Miller describes her pulling experiences as soothing and relaxing. Because of this, she tends to pull more when she is stressed. At times she doesn’t even realize when she’s doing it.

“I’ll look down on the floor and my desk after a long day at work and it will be covered in hair everywhere. After that I feel slight regret and mild self-loathing at my lack of self-control.”

When Miller first began pulling, she did it every day. Soon, bald spots covered her head and her parents took her to the doctor. Her doctor put her on prenatal pills because he attributed her behavior to a mineral deficiency. It was then that she realized her hair pulling was socially unacceptable and began to pull less frequently. She was so careful not to make bald spots. Her parents believed she had stopped all together.

Unlike McIntire, Miller says that Trich hasn’t had a significant impact on her social life severely. She grew up with a tight knit group of friends that were very accepting so her friends never mentioned it or bullied her about it. She considers herself very lucky. However, when she was in junior high school, she moved to a new state where she was picked on for other reasons that caused her to pull again and severely.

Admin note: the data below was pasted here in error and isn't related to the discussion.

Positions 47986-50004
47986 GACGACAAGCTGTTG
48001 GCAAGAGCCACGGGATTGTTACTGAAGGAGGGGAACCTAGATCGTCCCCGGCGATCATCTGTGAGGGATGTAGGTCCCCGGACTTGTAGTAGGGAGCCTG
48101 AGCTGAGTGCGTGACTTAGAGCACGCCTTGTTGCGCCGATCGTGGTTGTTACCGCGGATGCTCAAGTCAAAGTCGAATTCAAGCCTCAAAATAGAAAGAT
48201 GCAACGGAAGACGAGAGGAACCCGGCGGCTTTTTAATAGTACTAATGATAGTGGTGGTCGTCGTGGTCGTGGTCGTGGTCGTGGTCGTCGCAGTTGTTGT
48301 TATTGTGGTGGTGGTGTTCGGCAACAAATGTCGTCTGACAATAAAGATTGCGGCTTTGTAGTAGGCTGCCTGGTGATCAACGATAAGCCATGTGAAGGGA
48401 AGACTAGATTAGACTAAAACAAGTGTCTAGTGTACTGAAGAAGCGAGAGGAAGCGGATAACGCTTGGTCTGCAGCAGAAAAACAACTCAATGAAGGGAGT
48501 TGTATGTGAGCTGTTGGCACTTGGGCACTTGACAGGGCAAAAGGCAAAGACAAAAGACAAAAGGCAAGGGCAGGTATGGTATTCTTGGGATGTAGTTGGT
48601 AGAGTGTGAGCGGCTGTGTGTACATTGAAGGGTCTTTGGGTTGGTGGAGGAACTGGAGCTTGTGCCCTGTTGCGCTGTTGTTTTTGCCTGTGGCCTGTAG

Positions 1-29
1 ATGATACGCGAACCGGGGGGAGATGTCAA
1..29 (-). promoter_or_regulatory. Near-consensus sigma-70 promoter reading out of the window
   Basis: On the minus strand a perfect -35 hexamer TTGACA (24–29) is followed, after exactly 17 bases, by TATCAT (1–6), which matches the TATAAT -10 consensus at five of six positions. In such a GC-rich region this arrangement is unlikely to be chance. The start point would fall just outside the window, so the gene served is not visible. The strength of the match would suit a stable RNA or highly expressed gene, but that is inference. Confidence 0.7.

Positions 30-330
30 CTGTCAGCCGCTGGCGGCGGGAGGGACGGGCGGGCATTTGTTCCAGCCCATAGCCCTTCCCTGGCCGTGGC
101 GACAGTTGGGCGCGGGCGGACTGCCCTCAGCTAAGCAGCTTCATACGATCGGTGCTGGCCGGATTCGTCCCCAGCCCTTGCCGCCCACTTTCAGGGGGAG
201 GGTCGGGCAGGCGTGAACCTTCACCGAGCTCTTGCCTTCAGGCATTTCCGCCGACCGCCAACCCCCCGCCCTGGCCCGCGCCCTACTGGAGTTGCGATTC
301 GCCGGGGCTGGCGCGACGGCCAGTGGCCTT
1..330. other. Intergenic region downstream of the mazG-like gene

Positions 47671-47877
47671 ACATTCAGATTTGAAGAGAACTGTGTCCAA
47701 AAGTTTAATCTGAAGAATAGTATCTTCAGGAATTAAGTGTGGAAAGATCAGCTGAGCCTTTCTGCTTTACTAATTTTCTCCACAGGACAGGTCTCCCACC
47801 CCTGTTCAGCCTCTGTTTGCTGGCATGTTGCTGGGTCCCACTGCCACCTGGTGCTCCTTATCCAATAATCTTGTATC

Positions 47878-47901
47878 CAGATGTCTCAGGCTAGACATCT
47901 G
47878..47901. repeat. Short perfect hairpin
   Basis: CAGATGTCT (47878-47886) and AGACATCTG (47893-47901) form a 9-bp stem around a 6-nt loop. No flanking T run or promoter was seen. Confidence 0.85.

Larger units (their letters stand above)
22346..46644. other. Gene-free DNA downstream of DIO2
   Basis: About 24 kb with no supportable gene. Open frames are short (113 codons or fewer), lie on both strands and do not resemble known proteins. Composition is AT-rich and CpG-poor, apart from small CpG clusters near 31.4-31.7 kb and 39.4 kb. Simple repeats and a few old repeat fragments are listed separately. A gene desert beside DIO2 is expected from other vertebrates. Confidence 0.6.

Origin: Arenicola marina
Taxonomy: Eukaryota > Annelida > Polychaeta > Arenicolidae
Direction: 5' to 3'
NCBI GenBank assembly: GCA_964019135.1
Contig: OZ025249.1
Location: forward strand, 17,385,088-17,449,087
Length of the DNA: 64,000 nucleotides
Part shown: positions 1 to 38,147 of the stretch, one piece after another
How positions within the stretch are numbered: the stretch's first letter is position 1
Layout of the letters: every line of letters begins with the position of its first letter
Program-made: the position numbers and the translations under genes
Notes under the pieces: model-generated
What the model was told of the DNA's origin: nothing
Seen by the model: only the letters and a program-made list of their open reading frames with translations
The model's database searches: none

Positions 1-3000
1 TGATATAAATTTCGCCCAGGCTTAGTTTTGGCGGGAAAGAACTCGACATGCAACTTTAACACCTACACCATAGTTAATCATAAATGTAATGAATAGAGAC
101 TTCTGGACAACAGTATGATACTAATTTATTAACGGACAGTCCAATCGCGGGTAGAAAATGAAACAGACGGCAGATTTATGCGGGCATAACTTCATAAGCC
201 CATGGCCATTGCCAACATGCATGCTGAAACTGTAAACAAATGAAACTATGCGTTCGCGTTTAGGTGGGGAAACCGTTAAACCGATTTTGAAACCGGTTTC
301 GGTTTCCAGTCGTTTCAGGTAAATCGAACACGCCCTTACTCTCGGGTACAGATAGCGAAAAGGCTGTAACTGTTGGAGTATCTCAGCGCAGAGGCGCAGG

Throughout the years, Miller has tried to stop pulling and has had varied success. She started smoking in college and noticed her Trich became less severe. Then in her 30s, she quit smoking and started ultra running, a type of running in which the participant runs for several miles at a time. During that time, she stopped pulling completely for four years. Not a single hair. It wasn’t until she gave birth to her first child that she began pulling again.

“I started doing it again. A lot. And chewing my fingernails too. And picking my skin. It was as if all the years of moderately controlling it went out the window. For the first time, I felt actual despair over my disease, because I was wildly compulsive and I couldn’t reign it in.”